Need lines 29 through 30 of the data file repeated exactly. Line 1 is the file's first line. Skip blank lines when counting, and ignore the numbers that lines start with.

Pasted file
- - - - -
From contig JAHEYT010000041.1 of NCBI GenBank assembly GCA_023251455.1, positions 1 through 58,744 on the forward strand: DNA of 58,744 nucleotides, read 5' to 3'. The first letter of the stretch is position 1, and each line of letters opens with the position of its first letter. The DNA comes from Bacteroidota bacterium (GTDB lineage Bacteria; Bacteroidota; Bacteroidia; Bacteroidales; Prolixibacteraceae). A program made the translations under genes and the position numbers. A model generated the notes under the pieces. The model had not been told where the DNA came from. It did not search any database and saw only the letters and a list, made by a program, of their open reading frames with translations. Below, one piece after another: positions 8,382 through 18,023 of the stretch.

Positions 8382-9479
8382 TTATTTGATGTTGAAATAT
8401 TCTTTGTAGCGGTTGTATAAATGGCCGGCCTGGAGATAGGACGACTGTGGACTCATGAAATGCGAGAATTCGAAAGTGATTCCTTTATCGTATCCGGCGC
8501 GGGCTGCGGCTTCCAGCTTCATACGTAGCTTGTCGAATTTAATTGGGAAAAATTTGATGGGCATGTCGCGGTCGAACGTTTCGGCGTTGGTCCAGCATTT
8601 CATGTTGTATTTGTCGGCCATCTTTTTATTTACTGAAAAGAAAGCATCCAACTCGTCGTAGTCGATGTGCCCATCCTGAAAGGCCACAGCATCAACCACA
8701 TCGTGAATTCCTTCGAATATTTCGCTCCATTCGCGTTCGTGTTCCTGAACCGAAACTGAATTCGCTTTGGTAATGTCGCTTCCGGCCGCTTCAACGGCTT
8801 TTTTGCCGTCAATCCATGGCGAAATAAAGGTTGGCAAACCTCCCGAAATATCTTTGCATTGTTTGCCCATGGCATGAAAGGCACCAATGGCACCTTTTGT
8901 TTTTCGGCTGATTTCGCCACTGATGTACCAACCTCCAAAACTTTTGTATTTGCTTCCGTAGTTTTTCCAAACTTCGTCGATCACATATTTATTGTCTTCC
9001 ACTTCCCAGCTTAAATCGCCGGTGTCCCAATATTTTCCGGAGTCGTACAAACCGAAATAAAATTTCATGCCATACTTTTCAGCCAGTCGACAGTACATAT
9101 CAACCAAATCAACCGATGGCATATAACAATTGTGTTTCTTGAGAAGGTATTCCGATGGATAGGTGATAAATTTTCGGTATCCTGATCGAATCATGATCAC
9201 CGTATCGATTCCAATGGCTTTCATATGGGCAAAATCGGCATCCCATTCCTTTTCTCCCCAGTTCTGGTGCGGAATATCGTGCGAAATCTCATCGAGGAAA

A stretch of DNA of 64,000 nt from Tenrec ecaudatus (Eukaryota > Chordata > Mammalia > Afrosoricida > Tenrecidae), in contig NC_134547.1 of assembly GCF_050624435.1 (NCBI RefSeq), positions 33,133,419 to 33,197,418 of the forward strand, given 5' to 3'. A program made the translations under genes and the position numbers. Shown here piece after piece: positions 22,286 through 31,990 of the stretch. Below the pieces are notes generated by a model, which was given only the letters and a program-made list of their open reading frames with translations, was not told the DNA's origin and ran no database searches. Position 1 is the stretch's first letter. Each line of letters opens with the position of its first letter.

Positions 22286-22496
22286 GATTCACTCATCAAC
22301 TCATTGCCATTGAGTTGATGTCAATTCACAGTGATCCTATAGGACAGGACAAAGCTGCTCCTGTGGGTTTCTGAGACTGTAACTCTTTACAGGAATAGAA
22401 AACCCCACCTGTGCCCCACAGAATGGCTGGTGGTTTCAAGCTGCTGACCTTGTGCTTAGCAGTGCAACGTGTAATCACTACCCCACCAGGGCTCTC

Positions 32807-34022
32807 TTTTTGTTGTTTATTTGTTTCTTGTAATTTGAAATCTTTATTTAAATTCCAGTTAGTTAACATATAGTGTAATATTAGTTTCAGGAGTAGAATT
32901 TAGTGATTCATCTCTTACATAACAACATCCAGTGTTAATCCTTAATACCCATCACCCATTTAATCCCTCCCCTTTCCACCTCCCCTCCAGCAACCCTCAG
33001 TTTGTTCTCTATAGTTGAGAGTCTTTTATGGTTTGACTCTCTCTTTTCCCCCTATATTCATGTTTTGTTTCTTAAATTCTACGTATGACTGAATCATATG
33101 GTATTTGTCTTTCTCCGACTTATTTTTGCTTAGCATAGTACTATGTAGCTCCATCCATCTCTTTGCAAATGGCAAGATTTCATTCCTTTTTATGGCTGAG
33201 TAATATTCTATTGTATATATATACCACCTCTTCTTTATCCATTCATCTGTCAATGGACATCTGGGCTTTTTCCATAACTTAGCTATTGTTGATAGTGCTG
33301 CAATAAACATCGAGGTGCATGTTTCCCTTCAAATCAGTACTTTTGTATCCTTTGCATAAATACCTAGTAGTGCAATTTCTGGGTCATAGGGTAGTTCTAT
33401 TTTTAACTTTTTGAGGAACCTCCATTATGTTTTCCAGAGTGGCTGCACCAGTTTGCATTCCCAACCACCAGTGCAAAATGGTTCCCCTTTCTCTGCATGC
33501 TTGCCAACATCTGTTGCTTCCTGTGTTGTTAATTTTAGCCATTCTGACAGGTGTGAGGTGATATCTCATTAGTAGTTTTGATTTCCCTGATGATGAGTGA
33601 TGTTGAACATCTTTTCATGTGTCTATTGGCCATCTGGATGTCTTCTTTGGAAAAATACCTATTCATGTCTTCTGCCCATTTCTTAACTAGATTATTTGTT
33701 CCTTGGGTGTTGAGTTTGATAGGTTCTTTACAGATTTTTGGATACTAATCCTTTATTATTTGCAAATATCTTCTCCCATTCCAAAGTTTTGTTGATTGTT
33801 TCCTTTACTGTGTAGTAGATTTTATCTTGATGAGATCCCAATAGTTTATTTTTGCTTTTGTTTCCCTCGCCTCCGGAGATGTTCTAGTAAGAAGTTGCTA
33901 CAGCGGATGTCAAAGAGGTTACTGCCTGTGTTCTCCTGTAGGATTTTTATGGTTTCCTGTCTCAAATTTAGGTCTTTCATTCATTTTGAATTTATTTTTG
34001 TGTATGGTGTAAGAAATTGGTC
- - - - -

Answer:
33801 TCCTTTACTGTGTAGTAGATTTTATCTTGATGAGATCCCAATAGTTTATTTTTGCTTTTGTTTCCCTCGCCTCCGGAGATGTTCTAGTAAGAAGTTGCTA
33901 CAGCGGATGTCAAAGAGGTTACTGCCTGTGTTCTCCTGTAGGATTTTTATGGTTTCCTGTCTCAAATTTAGGTCTTTCATTCATTTTGAATTTATTTTTG